Mr. Johnson said in an interview that one of the chief priorities of the talks must be to get China, India and the United States to come into a new framework. He added that Canada can play a significant role in bringing the United States into the mix.
“Obviously I believe that China, India and the U.S. … have to be in the post-Kyoto process,” he said.
He added, however, that not all nations have to have the same targets. A new framework can allow for differentiation “and maybe we have to recognize that.”
Johnson endorses the Conservative position of Canada is “special”, when he argues for flexible targets, depending on national circumstance. With that perspective in mind, Johnson is merely a rubber stamp for a pre-determined position. Nothing new, no wider opinion, just simple parroting of the Harper/Baird rhetoric.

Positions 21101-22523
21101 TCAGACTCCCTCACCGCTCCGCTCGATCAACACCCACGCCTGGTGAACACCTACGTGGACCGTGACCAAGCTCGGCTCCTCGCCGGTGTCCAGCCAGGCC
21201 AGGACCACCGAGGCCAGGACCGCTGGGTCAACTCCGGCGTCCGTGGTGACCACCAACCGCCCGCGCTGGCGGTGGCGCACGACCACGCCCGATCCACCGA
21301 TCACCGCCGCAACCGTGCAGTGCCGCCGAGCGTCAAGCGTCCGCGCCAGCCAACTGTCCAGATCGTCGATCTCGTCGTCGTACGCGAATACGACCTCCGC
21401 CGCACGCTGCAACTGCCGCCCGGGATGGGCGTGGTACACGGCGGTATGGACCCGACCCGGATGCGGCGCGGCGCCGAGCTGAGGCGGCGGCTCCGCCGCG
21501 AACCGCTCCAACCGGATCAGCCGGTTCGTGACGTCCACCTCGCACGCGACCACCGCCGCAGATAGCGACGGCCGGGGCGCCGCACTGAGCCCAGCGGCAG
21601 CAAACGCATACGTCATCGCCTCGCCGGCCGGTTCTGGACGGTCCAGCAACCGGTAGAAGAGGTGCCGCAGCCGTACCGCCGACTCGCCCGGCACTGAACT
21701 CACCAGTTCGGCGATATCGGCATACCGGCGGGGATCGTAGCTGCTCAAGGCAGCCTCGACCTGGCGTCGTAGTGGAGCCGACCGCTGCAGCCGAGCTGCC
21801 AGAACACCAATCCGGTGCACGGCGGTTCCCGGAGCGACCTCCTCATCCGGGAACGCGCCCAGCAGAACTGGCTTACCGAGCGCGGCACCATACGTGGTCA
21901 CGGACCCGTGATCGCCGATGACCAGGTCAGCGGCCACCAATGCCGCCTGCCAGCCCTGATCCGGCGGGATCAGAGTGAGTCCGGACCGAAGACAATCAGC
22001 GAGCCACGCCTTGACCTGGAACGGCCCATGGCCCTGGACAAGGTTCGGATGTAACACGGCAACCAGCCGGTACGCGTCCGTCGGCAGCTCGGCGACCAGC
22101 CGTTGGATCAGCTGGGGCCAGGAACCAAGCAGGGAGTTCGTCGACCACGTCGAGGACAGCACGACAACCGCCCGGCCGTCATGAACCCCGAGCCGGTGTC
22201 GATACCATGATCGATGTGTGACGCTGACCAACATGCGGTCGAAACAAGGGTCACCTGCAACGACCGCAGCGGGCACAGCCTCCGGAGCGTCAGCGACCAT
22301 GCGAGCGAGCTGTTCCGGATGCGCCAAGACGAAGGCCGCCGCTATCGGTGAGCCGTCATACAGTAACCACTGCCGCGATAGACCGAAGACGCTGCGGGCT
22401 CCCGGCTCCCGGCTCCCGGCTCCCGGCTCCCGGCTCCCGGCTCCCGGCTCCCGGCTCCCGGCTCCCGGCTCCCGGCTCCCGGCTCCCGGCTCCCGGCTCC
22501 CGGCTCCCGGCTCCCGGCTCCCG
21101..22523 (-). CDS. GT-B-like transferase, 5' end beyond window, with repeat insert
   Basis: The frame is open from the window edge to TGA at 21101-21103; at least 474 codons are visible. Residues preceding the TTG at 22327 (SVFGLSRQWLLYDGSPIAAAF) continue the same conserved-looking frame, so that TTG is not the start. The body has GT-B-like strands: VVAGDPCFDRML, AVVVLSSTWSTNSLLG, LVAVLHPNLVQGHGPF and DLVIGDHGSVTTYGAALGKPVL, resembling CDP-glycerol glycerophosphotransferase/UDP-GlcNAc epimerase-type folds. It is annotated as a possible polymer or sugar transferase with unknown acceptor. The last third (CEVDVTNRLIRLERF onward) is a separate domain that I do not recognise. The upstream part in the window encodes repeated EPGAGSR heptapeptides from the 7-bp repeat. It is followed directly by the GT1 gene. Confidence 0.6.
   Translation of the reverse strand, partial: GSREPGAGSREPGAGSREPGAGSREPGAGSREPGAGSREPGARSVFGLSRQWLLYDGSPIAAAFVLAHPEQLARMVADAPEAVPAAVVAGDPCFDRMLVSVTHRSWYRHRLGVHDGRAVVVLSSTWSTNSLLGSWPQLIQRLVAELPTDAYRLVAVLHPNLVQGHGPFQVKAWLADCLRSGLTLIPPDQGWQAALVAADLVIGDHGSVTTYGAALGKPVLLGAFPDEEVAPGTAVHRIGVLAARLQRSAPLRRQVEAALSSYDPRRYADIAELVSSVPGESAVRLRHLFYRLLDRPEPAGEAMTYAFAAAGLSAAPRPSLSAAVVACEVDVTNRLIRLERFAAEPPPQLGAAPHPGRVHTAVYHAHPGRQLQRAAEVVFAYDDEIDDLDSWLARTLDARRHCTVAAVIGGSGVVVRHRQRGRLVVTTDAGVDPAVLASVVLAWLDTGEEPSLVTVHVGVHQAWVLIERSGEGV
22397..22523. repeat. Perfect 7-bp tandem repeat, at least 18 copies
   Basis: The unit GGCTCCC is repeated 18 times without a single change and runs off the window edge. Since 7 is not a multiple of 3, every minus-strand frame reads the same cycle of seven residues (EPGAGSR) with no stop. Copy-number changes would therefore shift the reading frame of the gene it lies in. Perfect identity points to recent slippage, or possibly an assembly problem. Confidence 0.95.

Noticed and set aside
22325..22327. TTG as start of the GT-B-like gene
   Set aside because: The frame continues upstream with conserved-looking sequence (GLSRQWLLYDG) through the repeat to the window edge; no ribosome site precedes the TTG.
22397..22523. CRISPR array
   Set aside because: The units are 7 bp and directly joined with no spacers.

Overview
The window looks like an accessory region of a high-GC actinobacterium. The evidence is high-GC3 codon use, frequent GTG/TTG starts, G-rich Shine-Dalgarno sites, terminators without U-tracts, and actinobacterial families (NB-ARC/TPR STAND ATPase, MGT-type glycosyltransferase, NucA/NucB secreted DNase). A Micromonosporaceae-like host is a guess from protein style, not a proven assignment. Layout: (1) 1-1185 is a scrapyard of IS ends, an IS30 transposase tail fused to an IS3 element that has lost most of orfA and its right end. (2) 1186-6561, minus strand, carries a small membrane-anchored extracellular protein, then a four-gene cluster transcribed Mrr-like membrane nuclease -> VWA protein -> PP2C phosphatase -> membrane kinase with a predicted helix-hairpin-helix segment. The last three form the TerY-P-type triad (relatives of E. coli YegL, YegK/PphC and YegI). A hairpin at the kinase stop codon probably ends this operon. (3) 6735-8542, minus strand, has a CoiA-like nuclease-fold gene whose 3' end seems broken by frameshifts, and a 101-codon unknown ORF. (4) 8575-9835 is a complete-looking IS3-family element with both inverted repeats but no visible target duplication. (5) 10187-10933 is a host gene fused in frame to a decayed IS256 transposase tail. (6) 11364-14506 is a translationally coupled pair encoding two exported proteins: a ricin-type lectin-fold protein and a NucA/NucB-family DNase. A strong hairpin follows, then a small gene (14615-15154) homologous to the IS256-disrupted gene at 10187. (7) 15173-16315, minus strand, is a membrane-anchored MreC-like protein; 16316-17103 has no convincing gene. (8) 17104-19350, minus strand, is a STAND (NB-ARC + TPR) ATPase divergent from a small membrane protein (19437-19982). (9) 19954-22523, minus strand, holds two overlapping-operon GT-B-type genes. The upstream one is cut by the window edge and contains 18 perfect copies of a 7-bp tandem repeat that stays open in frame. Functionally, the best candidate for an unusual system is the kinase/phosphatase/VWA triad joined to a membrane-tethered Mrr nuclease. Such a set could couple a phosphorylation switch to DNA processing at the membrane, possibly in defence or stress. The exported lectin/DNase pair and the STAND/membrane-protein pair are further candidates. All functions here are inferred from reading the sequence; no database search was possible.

With Johnson’s views already know, I doubt this public relations exercise will have much sway with Quebecers. The broader point, Johnson represents confirmation that Canada’s role in the talks will be to water down any movement for firm, consistent targets. All this appointment means, the “saboteurs” have found another conscript to argue their position.